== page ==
Name: Brooks and Hills
Distance: 6.0 Miles
Location: Box, Wiltshire
First in Series: GC4CMKZ
Livestock: Cattle, Horses, Sheep, Chickens
Walked on: 28th December 2013
Weather: dry and sunny
Terrain: Footpaths and a short country lane sections
Total Ascent: 1252 ft across 5 climbs ranging Grade 8.6% t0 16.9% (hilly)
A truly fabulous series. I really enjoyed this series. 5 peaks with some breath taking views, definitely save this one for a fine clear day to appreciate it at it’s best. The trail is one of the harder terrains I’ve done for a while because of all hill climbs, 5 in total, so you need to reasonably fit to enjoy it. There is also quite a lot of potential for livestock encounters on the walk, including cattle, so be aware of if you have a geohound.
The walk starts from the village of Box in Wiltshire and goes on a circular route over hills and across brooks through the villages Ditterage and Colerne then back through Alcombe to Box. Much of Box Village and the surrounding area is a Conservation Area and falls within the Cotswolds Area of Outstanding Natural Beauty.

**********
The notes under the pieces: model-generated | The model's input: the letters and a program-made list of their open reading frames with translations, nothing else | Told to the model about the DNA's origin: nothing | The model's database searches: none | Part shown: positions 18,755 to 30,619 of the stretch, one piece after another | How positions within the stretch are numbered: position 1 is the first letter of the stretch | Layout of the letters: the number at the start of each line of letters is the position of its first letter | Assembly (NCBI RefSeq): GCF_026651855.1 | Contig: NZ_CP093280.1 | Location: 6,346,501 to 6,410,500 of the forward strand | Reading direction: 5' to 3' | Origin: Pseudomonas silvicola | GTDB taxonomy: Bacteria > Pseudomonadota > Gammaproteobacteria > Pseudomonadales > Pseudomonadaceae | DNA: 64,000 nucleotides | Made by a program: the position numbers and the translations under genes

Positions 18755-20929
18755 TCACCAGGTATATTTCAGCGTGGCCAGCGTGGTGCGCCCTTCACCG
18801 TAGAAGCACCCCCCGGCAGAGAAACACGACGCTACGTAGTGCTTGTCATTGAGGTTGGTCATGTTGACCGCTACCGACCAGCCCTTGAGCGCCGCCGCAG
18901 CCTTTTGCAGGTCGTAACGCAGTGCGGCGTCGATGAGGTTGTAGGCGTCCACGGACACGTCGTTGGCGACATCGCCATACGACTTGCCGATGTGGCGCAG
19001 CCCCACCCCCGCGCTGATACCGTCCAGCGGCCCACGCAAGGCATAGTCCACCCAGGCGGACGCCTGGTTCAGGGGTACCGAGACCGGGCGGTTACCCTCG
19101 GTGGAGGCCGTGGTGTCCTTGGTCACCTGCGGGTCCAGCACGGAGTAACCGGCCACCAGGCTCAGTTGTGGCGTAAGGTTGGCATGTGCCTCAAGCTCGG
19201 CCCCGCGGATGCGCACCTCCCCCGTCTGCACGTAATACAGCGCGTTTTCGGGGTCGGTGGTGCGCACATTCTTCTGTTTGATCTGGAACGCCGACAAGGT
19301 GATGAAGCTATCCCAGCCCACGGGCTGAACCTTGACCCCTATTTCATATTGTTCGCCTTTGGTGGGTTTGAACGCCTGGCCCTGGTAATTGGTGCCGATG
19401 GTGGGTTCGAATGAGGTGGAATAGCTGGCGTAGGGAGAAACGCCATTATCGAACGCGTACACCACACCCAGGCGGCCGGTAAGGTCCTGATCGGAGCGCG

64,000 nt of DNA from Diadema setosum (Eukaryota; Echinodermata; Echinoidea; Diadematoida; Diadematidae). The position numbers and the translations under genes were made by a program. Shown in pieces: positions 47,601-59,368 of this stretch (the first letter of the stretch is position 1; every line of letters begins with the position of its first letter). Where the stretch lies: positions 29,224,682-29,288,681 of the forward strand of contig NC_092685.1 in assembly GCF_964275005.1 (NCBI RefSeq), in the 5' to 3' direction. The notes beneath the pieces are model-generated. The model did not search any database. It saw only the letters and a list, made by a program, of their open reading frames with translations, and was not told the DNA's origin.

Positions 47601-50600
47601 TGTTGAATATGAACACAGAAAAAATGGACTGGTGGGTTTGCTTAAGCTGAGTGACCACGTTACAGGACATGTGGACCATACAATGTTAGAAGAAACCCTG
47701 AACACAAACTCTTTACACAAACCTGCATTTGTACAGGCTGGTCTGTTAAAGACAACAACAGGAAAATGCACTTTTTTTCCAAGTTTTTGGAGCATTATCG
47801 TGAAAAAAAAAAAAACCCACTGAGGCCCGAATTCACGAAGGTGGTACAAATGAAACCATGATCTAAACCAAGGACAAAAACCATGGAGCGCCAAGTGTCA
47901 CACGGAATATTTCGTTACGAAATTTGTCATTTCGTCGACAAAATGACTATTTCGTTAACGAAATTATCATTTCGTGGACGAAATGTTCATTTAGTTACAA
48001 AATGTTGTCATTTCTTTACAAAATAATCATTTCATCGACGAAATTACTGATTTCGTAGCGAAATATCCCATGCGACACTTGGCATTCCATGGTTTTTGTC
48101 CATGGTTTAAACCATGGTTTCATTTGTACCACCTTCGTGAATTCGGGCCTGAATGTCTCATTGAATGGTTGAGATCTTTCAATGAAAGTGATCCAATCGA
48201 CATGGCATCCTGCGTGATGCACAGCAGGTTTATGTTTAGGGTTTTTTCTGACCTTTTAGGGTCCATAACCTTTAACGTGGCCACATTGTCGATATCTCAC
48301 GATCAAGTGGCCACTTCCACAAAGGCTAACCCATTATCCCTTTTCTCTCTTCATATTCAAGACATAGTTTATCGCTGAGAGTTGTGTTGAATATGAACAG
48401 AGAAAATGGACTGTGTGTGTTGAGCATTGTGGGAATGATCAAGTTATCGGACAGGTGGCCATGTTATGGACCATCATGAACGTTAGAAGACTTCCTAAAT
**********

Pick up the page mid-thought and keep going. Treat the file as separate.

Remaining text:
As we left Box we crossed the By Brook which was running very fast following a lot of rain. Immediately after crossing we encounter our first steep hill.
Once at the top of the hill we had some good views over Box and the surrounding area as well as Box railway tunnelBox Tunnel is one of Isambard Kingdom Brunels most impressive engineering achievements on the Great Western Railway. It was dug through Box Hill, and is one of the most significant structures on the Great Western Main Line.
There were five climbs, none of them were too long but they were quite steep. Going down was actually harder as the ground was wet, soft and slippery. On the way down this hill I ended up on the floor – oops! The views around the walk were stunning.
The aptly named series brooks and hills encompassed 4 brooks and 5 hills, if I counted correctly.
At the end of the walk we took a slight detour into Box to find a Blind House cache. The Blind House was the village lock up, usually used to detain drunks overnight before they were taken in front of the magistrate. They don’t have any windows, so no light can get in hence they became known as Blind Houses.